Integrity in delivering care, making disclosures

The study of SLAP lesion repairs by young orthopaedists is most disturbing. It shows repairs on patients as old as 88 years old, and our newly minted orthopaedic colleagues, far from starting their careers by practicing medicine conservatively, are performing these repairs at 3 times the rate deemed appropriate by our orthopaedic literature. These repairs accounted for an astonishing 10 percent of all shoulder surgery performed by the ABOS candidates in the final year of Dr. Weber’s study.

As an orthopaedist who has been in private practice, I fully understand that the incentives all weigh heavily upon these young doctors to generate these surgical cases. We must teach young surgeons the fundamental rule of medicine: the patients are not there to service our desires, whether this is for status, ego fulfillment, or financial reward. Rather, we are practicing medicine for the benefit of our patients. The overuse of surgical procedures to benefit the surgeon has absolutely no place in compassionate or ethical medical care; it is a violation of the trust that our patients place in us and we must respond aggressively whenever it is discovered.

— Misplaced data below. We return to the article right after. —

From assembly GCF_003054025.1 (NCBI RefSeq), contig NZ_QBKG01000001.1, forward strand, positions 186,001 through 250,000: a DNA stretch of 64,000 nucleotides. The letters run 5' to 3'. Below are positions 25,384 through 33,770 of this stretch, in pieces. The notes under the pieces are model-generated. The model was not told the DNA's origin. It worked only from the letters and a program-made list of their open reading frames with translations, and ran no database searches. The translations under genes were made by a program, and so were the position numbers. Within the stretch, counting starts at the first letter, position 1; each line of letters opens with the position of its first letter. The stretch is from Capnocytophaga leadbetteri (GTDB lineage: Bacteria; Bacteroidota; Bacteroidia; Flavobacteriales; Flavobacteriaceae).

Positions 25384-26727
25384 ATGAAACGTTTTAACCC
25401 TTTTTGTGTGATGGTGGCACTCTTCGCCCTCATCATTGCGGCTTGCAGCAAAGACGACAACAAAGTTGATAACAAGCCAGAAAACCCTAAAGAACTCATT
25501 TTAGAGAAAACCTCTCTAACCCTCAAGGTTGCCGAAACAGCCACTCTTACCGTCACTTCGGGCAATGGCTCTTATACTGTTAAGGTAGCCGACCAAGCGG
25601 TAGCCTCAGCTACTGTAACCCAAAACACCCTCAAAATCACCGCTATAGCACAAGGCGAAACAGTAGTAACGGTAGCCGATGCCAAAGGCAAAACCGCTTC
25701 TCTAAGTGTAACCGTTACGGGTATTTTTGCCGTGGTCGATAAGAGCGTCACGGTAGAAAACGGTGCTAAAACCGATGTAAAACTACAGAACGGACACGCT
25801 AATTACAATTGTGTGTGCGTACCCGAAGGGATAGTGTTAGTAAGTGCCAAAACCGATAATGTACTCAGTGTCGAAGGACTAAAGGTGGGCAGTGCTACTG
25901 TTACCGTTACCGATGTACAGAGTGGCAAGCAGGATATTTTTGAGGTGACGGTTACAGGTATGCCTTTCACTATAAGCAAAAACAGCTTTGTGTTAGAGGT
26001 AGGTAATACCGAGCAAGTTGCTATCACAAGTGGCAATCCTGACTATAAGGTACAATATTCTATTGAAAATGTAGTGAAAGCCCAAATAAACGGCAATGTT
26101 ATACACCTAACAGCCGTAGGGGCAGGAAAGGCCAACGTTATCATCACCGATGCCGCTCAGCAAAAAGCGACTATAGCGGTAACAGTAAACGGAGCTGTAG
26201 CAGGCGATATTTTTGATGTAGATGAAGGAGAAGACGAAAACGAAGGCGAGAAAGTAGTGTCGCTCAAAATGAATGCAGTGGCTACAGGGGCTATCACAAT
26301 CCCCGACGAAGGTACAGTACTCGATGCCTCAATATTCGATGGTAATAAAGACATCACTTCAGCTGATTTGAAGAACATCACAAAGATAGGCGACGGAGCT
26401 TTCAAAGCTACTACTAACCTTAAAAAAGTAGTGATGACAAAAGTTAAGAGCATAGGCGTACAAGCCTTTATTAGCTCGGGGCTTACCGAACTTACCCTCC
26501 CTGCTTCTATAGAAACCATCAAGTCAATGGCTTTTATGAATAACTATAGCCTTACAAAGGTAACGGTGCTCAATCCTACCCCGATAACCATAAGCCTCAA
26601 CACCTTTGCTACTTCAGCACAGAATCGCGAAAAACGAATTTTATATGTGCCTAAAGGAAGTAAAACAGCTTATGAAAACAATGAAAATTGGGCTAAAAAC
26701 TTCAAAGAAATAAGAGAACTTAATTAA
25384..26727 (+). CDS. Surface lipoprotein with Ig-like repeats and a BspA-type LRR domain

James B. Rickert, MD
Bloomington, Ind.

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